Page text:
Extracts from the Codex Mendoza were published sporadically in both Europe and Mexico, but attempts to produce a facsimile version with an English text were dogged by ill luck. Lord Kingshorough reproduced the work in his Antiquities of Mexico (1831- 48), and promptly went bankrupt. Most of the next English edition, by James Cooper Clark in 1938, was destroyed during the London Blitz in 1940. There was, then, a need for a new scholarly facsimile. The California version, edited by two distinguished scholars and with contributions from some of the best known names in Aztec studies, satisfies all expectations. It is not cheap (though it is very good value for money), but both the production standards and the intellectual quality of the commentary are so high that the book gives delight at all levels.
The edition consists of a boxed set of four volumes. One of these is a facsimile of the Codex, life size and more faithful to the original colour values than is any other version I have seen. Another volume contains the transcription and translation; each of the pictorial pages is reproduced in the form of line drawings, with the Spanish text transcribed in full and then translated into English. The two introductory volumes contain the scholarly apparatus. Volume I (with eight chapters and eleven appendices) is made up of articles dealing with the physical description, history and subject matter of the codex, analyses of its pictorial style and glyphic conventions, with studies of the ethnographic content of the manuscript and of the costumes, textiles, and categories of people depicted in it. What makes this volume so valuable is the way in which the authors codify and examine every detail. Each of the 612 place-name glyphs has a paragraph to itself; the principal tribute commodities are discussed individually: the reign-dates for Aztec rulers in the Codex Mendoza are checked against those from thirty-eight other historical codices; warriors' costumes and the designs of cotton capes are compared with those represented in other pictorial manuscripts. This is painstaking scholarship of the highest order, and the presentation is masterly. What comes out of this volume is not just a commentary on the Codex Mendoza, but also a concordance embracing the whole field of Central Mexican manuscripts.
Volume II is modestly titled 'Description’, but maintains the same standards of thoroughness. Aztec conquests are analysed reign by reign, and every one of the thirty-nine conquered provinces (each corresponding with a single page of the tribute list) receives an essay to itself, with a map (marking each town and translating its name-glyph), a commentary on the tribute paid, and a digest of all that is known about the province's history. Because many of the towns mentioned in the Codex Mendoza still exist, and can he located on modern maps, the tribute list allows us to map the territory under Aztec rule and us define the provincial boundaries within the empire.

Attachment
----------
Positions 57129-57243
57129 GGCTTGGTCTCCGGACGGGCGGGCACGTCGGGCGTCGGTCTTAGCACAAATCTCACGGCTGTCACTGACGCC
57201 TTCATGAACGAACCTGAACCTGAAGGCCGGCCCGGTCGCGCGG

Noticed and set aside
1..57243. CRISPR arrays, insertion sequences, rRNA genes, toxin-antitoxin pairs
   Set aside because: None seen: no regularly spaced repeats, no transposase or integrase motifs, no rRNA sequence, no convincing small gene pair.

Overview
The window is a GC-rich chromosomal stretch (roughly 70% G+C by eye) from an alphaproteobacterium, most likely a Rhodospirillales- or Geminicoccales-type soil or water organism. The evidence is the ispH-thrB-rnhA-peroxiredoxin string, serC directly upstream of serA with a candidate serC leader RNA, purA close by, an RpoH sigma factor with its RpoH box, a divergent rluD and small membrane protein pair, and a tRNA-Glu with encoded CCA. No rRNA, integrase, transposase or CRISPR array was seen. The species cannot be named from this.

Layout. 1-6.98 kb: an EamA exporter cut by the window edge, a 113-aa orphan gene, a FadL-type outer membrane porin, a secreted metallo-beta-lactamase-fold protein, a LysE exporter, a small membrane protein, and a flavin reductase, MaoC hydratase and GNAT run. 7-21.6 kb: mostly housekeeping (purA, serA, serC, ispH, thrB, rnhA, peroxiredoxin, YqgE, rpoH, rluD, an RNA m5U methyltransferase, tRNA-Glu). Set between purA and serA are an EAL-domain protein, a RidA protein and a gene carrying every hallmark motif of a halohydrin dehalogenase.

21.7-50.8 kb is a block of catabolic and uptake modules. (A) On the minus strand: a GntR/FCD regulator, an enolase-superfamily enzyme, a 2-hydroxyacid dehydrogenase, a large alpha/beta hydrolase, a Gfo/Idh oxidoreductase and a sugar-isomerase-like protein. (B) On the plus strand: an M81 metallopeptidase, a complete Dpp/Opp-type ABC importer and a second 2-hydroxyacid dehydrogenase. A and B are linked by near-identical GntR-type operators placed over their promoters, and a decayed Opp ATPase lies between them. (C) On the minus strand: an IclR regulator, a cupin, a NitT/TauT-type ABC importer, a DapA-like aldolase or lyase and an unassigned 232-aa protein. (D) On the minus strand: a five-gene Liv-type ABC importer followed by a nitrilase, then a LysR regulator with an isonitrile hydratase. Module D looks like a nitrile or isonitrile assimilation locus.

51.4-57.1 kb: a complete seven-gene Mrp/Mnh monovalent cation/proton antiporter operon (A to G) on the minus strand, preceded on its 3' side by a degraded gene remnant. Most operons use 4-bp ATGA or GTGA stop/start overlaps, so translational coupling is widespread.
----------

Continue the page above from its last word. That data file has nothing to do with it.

Provincial capitals and garrison towns are also identifiable. The lists of goods and raw materials draw attention to production centres and emphasise the ecological contrast between the Aztec homeland, in the temperate highlands, and the tribute-paying lowlands, which provided the luxuries of the Mexican world: gold, jaguar skins, tropical leathers, rubber, cotton clothing and cacao beans. Since quantities of each commodity are given, we can begin to estimate the importance of tribute to the Aztec economy as a whole.
Montezuma’s tribute list has probably been cited more often than any other Aztec document. By contrast, the ethnographic section of the Codex Mendoza has been under-used by scholars but is splendidly rehabilitated in this edition. Every single image, down to the drawings of hearthstones and clay griddles, generates a miniature essay, which draws on the authors' knowledge of all the Aztec source material, written and pictorial.
The commentary to the California edition of the Codex is so rich and detailed that the book is unreviewable in the normal way. It is, in effect, an encyclopedia of Aztec life. There is no central argument to evaluate. All I can say is that coverage is complete, the facts are accurate, the writing clear and elegant, and the illustrative matter generous. The professional will be quarrying this edition for generations to come, and for non-specialists it is both beautiful and a lot of fun. Anyone dipping into these volumes will learn to know the Aztecs as living people, not just as historical abstractions and as losers in the conflict with Spain.
Warwick Bray is Professor of Latin American Archaeology at the Institute of Archaeology, University College, London and author of The Aztecs (Dorset Press, 1987).